Colorado School Districts Can Opt Out Of 'No Child Left Behind Act'

School Districts in Colorado can say no to the controversial "No Child Left Behind Act." Under a new law passed in the legislature during the session that ended this week, districts will be able to opt out of the federal requirements without being punished.

The "No Child Left Behind Act" requires all students to show progress in math and reading by 2014, and that schools track the progress within subgroups. A school that does not meet the standards would be labeled as failing and be required to use federal aid to pay for after school programs, or let better performing students transfer to different schools.

Under Colorado's new law, districts that choose not to comply with federal requirements will not be punished, but will not receive federal aid. Mesa County School District 51 Board Member Marcia Neal tells 11 News, Mesa County receives upwards of $7.5 million last year from the federal government.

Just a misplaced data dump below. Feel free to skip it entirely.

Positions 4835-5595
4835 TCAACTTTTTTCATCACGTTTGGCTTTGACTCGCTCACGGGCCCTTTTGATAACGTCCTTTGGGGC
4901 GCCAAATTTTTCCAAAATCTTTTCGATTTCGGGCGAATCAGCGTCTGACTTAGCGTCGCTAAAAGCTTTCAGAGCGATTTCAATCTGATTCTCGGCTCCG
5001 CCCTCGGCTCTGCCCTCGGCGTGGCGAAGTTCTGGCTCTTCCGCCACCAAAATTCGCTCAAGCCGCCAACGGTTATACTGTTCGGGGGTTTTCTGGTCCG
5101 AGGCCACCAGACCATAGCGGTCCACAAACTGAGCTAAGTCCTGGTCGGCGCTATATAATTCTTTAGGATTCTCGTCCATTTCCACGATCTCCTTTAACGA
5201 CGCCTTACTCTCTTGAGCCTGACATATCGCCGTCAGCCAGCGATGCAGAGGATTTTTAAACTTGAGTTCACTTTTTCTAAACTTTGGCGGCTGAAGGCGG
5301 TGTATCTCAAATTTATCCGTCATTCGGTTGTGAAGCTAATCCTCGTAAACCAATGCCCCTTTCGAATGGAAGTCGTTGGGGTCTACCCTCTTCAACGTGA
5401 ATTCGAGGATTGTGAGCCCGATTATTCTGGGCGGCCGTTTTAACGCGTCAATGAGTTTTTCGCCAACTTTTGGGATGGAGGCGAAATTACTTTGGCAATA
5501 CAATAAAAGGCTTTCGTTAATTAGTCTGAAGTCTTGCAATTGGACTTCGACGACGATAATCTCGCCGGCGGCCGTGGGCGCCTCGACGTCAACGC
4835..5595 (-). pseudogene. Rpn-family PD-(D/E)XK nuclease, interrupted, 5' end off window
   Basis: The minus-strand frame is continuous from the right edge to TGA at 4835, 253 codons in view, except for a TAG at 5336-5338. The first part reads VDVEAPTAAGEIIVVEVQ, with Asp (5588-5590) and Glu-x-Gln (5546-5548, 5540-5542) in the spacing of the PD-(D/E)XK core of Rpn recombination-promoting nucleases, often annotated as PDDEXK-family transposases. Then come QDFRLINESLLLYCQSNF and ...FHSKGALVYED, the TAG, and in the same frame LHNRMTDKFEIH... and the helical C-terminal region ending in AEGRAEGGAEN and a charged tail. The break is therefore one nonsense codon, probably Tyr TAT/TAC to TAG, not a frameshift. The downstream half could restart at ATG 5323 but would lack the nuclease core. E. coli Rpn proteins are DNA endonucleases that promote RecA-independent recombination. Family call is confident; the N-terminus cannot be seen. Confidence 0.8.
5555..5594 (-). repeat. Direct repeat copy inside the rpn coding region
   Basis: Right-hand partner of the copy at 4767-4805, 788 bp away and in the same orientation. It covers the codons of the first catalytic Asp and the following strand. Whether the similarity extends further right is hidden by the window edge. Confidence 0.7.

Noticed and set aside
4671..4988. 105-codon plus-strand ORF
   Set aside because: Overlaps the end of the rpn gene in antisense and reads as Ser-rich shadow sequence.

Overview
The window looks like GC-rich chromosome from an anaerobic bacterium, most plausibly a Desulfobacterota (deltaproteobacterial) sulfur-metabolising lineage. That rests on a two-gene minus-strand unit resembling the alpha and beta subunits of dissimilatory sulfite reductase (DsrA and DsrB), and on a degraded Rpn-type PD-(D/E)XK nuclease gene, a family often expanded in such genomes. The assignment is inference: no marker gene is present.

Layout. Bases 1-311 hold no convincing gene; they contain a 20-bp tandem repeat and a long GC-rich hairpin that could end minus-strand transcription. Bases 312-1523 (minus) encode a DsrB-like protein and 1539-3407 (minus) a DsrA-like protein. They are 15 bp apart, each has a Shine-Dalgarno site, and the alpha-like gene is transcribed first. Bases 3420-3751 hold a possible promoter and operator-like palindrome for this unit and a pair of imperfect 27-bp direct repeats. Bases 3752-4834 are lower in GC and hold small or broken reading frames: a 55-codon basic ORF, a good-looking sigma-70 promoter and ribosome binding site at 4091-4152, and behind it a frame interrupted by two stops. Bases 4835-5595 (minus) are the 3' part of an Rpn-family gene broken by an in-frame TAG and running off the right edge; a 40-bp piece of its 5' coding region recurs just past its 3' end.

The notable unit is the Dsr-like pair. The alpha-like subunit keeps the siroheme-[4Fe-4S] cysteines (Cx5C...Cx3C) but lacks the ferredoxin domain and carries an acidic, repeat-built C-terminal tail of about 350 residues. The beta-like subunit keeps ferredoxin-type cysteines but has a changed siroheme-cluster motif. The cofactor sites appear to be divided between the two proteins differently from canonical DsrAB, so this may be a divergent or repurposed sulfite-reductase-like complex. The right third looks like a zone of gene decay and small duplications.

Neal says opting out wouldn't be in the best interest of the school district. Schools that turn down federal aid will still have to track progress in math and reading, and report that information each year in order for the state Department of Education to receive federal funds.

The new law takes effect July 1st.


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